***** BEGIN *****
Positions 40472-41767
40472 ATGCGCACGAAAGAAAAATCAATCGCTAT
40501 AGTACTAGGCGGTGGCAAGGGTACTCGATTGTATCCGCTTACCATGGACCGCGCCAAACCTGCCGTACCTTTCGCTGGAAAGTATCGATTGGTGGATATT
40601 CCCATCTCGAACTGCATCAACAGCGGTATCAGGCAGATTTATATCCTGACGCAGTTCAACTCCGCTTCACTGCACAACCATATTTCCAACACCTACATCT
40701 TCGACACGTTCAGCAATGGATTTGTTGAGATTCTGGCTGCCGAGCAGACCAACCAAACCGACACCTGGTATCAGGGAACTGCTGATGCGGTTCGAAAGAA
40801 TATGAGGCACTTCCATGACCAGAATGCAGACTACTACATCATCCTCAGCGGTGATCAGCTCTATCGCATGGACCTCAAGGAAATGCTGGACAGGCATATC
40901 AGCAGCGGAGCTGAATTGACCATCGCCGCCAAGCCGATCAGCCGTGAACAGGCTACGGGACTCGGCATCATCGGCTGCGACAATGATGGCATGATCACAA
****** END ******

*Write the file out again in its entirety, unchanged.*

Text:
Positions 40472-41767
40472 ATGCGCACGAAAGAAAAATCAATCGCTAT
40501 AGTACTAGGCGGTGGCAAGGGTACTCGATTGTATCCGCTTACCATGGACCGCGCCAAACCTGCCGTACCTTTCGCTGGAAAGTATCGATTGGTGGATATT
40601 CCCATCTCGAACTGCATCAACAGCGGTATCAGGCAGATTTATATCCTGACGCAGTTCAACTCCGCTTCACTGCACAACCATATTTCCAACACCTACATCT
40701 TCGACACGTTCAGCAATGGATTTGTTGAGATTCTGGCTGCCGAGCAGACCAACCAAACCGACACCTGGTATCAGGGAACTGCTGATGCGGTTCGAAAGAA
40801 TATGAGGCACTTCCATGACCAGAATGCAGACTACTACATCATCCTCAGCGGTGATCAGCTCTATCGCATGGACCTCAAGGAAATGCTGGACAGGCATATC
40901 AGCAGCGGAGCTGAATTGACCATCGCCGCCAAGCCGATCAGCCGTGAACAGGCTACGGGACTCGGCATCATCGGCTGCGACAATGATGGCATGATCACAA